Mike Myers: Has Hollywood's funniest man lost the Midas touch?

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Mike Myers was once hailed as Hollywood's funniest man. As yet another of his movies is slammed by the critics, Guy Adams examines what went wrong

Mike Myers became famous creating some of the most original comedy of the past 20 years, and has a track record of producing high farce that tickles the funny bones of mass markets that other comics can't reach. But when his most recent film came out, the world forgot to laugh.

On paper, The Love Guru was supposed to be a light-hearted romp through the colourful world of Eastern mysticism. It co-starred some of the most bankable names in showbusiness, including Justin Timberlake, Jessica Alba, Ben Kingsley and Jessica Simpson, and marked the Austin Powers star's first front-of-camera appearance for more than six years.

The suits at Paramount Pictures gave Myers more than $60m to make the title. Another $40m-odd was spent marketing it. They expected a summer blockbuster: the previous two films Myers had written and starred in (Goldmember and The Spy Who Shagged Me) had each made more than $200m. Then, everything went wrong. In Hollywood, buzz is everything. And as The Love Guru's June launch approached, that buzz was relentlessly bad. Test screenings bombed; newspapers and magazines seemed disinterested.

When the first reviews rolled in, things hit rock bottom. The Love Guru wasn't just panned; it was ridiculed, variously deemed "dreadful", "unwatchable", "tedious" and a "self-indulgent mess". A O Scott of The New York Times ventured that a "whole new vocabulary" was required to sum up the film's awfulness.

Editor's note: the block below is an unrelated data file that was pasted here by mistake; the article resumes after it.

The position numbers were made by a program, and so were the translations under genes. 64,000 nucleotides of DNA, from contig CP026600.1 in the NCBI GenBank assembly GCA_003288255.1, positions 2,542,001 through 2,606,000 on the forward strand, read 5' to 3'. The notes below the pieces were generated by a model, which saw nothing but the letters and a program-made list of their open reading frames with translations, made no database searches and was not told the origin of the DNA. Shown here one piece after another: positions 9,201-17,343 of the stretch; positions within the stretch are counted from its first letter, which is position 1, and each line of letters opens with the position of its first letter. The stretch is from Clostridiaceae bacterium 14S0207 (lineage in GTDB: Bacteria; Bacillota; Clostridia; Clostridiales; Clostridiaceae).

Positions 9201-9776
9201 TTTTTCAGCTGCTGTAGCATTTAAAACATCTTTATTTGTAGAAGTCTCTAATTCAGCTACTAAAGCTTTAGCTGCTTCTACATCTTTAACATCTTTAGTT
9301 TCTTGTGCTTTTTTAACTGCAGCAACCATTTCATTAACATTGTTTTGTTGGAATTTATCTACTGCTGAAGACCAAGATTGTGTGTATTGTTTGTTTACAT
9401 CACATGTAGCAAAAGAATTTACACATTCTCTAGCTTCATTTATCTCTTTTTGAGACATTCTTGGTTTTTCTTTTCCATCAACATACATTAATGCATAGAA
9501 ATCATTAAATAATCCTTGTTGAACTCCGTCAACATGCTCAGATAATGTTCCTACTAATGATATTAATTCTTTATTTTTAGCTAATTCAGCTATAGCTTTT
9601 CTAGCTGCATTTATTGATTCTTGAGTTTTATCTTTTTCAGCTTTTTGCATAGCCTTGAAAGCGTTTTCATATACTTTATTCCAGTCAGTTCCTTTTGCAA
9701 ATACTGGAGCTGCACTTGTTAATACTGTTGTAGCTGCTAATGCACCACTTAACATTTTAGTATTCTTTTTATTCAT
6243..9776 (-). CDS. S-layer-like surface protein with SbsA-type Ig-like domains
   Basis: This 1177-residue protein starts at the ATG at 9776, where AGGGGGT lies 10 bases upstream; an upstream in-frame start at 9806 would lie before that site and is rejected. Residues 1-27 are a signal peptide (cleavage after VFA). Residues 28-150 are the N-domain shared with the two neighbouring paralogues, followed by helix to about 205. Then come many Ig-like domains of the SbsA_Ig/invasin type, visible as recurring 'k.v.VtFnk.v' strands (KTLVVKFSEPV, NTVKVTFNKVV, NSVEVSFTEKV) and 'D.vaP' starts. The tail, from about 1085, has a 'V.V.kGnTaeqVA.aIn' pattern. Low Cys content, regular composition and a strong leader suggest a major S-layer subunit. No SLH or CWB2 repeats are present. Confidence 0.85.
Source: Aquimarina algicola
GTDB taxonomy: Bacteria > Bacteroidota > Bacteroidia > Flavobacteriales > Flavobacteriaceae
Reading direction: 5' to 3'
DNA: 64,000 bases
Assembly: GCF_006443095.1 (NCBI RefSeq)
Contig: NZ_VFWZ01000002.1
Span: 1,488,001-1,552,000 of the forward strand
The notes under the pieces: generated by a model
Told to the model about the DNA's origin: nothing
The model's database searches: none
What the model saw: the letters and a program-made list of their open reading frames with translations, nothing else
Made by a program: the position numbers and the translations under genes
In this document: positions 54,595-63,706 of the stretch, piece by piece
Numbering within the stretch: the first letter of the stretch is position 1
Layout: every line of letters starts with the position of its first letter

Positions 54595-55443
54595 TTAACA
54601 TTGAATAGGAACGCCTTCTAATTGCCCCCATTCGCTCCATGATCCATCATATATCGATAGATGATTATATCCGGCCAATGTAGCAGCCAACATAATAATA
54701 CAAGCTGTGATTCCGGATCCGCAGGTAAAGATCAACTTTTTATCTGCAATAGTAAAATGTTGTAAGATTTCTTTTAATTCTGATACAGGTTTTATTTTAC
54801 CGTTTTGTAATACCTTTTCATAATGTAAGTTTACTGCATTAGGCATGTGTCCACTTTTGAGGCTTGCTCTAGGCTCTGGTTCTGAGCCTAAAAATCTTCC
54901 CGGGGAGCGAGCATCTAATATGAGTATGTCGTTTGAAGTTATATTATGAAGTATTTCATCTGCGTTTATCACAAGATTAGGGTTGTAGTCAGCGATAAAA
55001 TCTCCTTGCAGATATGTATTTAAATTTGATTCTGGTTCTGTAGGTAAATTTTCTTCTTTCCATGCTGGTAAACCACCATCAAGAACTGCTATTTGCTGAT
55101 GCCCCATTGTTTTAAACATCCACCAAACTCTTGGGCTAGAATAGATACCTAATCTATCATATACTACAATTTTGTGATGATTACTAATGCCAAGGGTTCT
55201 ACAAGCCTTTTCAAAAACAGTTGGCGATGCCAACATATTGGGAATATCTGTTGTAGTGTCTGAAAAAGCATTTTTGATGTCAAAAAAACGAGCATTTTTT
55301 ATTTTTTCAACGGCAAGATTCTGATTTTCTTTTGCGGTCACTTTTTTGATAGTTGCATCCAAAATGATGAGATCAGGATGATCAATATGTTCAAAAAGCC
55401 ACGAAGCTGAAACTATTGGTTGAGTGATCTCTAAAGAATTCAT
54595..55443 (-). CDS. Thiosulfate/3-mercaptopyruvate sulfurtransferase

Cinema-goers took note. On its opening weekend, The Love Guru debuted at fourth in the charts, taking only $14m. By the time it was pulled from America's screens a few weeks later, it had mustered just over $30m, perhaps a fifth of its expected takings. The nightmare figure represented financial disaster for the good people of Paramount.

This week, The Love Guru continues its somewhat tortured progression around the world's cinemas. It was released last week in the UK and gained another selection of dreadful reviews. Unless British audiences suddenly take collective leave of their senses, it will make very little money at the box office. This week's UK charts find it only just creeping into the top 10 at No 8.

When the dust settles, an intriguing question will remain: where does this leave Mike Myers? For despite being one of the most inventive, quirky, and gifted comedians of his generation, the Anglo-Canadian star has failed to score a proper hit since The Spy Who Shagged Me nine years ago (2002's Goldmember was critically panned, regardless of its commercial success). The Midas touch that made him the most sought-after comic in Hollywood has vanished.

How can a man who burst on to the scene in Wayne's World, and was schooled in Saturday Night Live, have left the rails so drastically? When did the creator of some of the most memorable characters and catchphrases in modern film manage to, as Austin Powers might say, part company with his "mojo"? What, more to the point, went wrong with The Love Guru?

Here, in a bid to explain how Mike Myers got stuck in a mire (and chart his possible course out of it) are some explanations as to why it all went wrong.

1. The Mike Myers work ethic

Myers waited six years to appear in another film after the Austin Powers trilogy (provided you ignore his voiceover work in the Shrek animations and The Cat in the Hat). In the fickle world of Hollywood, that's simply far too long.

Today, the majority of Myers fans are over the age of 25. Many have grown up, moved on, and now represent a demographic that is tricky to tempt to cinemas in great numbers to see any film, let alone a poorly reviewed comedy. In short, The Love Guru's creator and central figure has lost touch with the zeitgeist.

2. 'The Love Guru' was poorly marketed